An American soldier who escapes the execution of his comrades by Japanese soldiers in Borneo during WWII becomes the leader of a personal empire among the headhunters in this war story told... See full summary »
A no account outlaw establishes his own particular brand of law and order and builds a town on the edges of civilization in this farcical western. With the aid of an old law text and ... See full summary »
Matt Johnson, Jack Barlow, and Leroy Smith are three young California surfers in the 1960s. At first reveling in the carefree life of beaches, girls, and waves, they eventually must face the fact that the world is changing, becoming more complex, less answerable by simple solutions. Ultimately the Vietnam war interrupts their idyll, leaving them to wonder if they will survive until "Big Wednesday," the mythical day when the greatest, cleanest, most transcendent wave of all will come. Written by
Jim Beaver <email@example.com>
The character of Jack Barlow was loosely based on surfer Kemp Aaberg. Moreover, Kemp's younger brother Dennis Aaberg co-wrote the script for this film. See more »
During the 1962 party at Jack's house, his mother is reading the book 'Catch-22', a book first published in 1961. However, the copy she is reading is an edition that had not yet been printed. The photo of author Joseph Heller on the back of the jacket is clearly from years later than 1962. See more »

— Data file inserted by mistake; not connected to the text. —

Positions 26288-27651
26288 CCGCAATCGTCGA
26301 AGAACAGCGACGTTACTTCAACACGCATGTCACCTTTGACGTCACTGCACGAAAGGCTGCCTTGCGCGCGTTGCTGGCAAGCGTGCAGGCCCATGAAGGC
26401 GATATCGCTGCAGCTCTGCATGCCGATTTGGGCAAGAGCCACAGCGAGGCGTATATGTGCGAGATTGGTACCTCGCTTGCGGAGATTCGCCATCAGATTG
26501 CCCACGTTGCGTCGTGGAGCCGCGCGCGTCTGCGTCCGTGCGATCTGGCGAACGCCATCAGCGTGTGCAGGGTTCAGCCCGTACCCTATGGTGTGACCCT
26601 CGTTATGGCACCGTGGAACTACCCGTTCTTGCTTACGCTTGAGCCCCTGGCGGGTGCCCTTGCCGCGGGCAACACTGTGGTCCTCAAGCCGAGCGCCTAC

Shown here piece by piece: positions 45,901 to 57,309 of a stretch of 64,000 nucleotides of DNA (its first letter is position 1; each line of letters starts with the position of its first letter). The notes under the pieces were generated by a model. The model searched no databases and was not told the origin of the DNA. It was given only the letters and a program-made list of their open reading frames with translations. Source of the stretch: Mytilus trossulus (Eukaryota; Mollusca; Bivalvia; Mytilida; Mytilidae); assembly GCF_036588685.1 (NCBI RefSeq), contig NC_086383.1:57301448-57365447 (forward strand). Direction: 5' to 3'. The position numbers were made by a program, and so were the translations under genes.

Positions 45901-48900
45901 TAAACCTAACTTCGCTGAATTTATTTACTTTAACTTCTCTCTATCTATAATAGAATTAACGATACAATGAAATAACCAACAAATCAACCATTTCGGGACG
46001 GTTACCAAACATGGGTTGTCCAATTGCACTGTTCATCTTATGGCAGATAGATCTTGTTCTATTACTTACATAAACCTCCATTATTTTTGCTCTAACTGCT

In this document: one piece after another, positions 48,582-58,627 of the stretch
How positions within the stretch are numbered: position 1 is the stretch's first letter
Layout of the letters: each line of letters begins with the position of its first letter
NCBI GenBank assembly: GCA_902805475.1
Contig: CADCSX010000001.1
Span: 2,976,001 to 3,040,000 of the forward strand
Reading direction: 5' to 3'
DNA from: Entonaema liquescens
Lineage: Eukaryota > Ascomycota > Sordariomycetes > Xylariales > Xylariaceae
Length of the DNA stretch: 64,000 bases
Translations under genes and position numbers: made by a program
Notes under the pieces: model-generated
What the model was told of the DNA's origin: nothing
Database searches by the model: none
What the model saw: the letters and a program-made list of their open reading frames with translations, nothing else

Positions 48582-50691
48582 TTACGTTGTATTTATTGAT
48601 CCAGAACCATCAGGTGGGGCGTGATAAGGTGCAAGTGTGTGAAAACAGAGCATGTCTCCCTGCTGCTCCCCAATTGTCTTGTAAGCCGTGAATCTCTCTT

[Waxer pretends to be homosexual to avoid being drafted]
Are you a homosexual?
Well, I guess I am. I wrote it down, "Homosexual Tendencies: Yes." Yes.
Well, you're just gonna love it in the United States Army. There's lots of men there. And they get real close in foxholes and tanks, and in combat. Get him out of here and process him in the Marine Corps.
If you send me to Vietnam, I'll just die.
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I first saw this film in 1978, my father took me to see it with my brothers at the drive-in as a double feature with "Every Which Way But Loose." It's a movie that I have never forgotten. It combines brilliantly heart gripping surfing action, heart wrenching emotions, and heart uplifting humour, all set against the back-drop of the Vietnam War, teenagers growing up, the wisdom of elders (Bear) and of course, the surfing.
I've never surfed a minute of my entire life (although whenever I watch this, I feel like I should), so don't think of this as a "surf movie". It simply is an excellent piece of cinematic history that you will feel you missed on if you never see it.
Recommended with 2 thumbs way way way up.
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